Wednesday, October 6, 2010

g.a.m.e. update 10/6/10

Today, student discipline referrals marked another setback for using personal technology in the classroom. Students in two different classes used their phones to take photos of their tests and sent them to other students who had not yet taken the tests. To make matters worse, the students who received the pictures chose to hold a loud public conversation about the test in the hallway where it was overheard by the teacher who was giving the test.

Several students spent a large part of the day in the office as principals dealt with the matter. It will mean many hours of parent meetings and phone calls, as well as the time lost in dealing with those students in making up the work missed from their time in the office. One principal commented to me in passing "are you sure you want them to use their electronics for class?" indicating "I told you so" about my inquiries into possible changes in policy.

On a more positive note, I have created a couple of resources for students that help them self assess their behavior and participation. One resource is a bulletin board and handout combination that includes the types of questions that I want students asking themselves on a regular basis. These include questions like "am I on schedule?", "am I on task?", and "do I understand *why* my answer is incorrect?" It is not a perfect solution, but it underlines many of the classroom expectations and provides a starting point for some much-needed frank discussions.

The second resource is a paper dialogue based on the Responsible Thinking Process (RTP). For the last 3 years, we have worked to implement an RTP system throughout our high school, providing students and teachers a graceful way to get out of conflict situations. However, due to a long story involving the say the State counts particular discipline data, we have been told that we cannot keep the system in place. I made the determination that I would keep the better parts of the system for use in my room, even if the building-wide system was no longer running.


  1. Andrew,
    Unfortunately, it is very diffficult to instill a value in students, such as "honesty". It has been referenced in previous classes throughout our Walden experience that the positive sides of technology far outweigh the negatives. You summarized an occurrence above about how students are using their technology in a negative way. In my opinion, the best method to solve this problem is to be aware of the negatives, and format your class in a way that impedes cheating. Create multiple versions of the same test. Create open-ended questions that require students to write their responses. I have even had students write a response to a question that must include 5 vocabulary words.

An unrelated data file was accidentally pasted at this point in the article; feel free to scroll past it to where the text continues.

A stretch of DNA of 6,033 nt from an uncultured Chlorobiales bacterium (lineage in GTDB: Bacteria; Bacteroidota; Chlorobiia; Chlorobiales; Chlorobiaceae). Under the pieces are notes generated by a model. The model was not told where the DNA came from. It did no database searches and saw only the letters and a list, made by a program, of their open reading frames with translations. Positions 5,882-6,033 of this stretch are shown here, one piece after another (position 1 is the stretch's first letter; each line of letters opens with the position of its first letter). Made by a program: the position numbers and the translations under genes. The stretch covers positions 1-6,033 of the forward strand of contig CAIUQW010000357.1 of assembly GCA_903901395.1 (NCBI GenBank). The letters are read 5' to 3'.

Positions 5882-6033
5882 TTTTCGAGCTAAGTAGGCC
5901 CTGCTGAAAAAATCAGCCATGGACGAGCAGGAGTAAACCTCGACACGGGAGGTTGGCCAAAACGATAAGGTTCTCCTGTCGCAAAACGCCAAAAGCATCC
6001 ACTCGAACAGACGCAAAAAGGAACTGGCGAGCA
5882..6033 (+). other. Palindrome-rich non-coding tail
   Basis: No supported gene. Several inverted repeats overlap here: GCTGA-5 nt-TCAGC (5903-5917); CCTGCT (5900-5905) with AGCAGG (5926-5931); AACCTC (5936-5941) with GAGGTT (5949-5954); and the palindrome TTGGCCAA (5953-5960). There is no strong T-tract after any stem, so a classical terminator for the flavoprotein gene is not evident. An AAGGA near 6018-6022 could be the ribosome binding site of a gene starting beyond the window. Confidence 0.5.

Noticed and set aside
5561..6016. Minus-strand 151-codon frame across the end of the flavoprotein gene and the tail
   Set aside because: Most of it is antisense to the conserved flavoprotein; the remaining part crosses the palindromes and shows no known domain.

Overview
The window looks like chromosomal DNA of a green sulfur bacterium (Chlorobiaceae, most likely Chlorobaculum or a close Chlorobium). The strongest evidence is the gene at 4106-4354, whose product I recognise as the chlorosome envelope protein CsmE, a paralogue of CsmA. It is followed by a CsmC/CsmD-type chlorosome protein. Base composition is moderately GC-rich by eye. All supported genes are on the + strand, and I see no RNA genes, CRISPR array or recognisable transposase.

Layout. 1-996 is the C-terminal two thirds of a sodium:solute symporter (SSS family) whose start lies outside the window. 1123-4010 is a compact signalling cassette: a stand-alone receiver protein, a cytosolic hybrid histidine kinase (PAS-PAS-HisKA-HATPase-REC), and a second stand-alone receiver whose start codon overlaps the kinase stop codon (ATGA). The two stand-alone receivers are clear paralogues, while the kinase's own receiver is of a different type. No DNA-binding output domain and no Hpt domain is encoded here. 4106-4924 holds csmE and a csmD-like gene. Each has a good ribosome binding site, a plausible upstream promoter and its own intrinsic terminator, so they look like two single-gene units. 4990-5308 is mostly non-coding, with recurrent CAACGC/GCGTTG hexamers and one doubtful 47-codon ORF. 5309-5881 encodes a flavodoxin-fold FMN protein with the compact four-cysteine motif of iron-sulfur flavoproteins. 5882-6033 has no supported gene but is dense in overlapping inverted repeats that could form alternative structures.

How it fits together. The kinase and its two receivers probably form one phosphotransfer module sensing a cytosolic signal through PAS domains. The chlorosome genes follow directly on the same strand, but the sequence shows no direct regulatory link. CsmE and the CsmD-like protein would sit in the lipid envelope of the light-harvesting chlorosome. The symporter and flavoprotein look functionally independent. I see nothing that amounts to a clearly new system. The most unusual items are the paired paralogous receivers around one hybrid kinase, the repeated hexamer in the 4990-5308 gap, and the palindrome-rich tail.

I know this method/strategy is probably going to make grading the tests more time consuming, but it will ensure students are applying the content to the test in an authentic way that will prevent cheating from occurring. One colleague of mine actually posts her tests on her wiki page before teaching the content for everyone to see. Students learn the content more when they are aware of what they will be tested on as well.
    Best of luck!

  2. Andrew,
    I think that it is time schools inform students of misuse of technology consequences in when school begins. Cheating is not new in the education system, but students are adapting to the ever changing world. I believe that schools need to have a strict policies when it comes to cheating such as students receive zero credit and suspension/in school suspension/community service.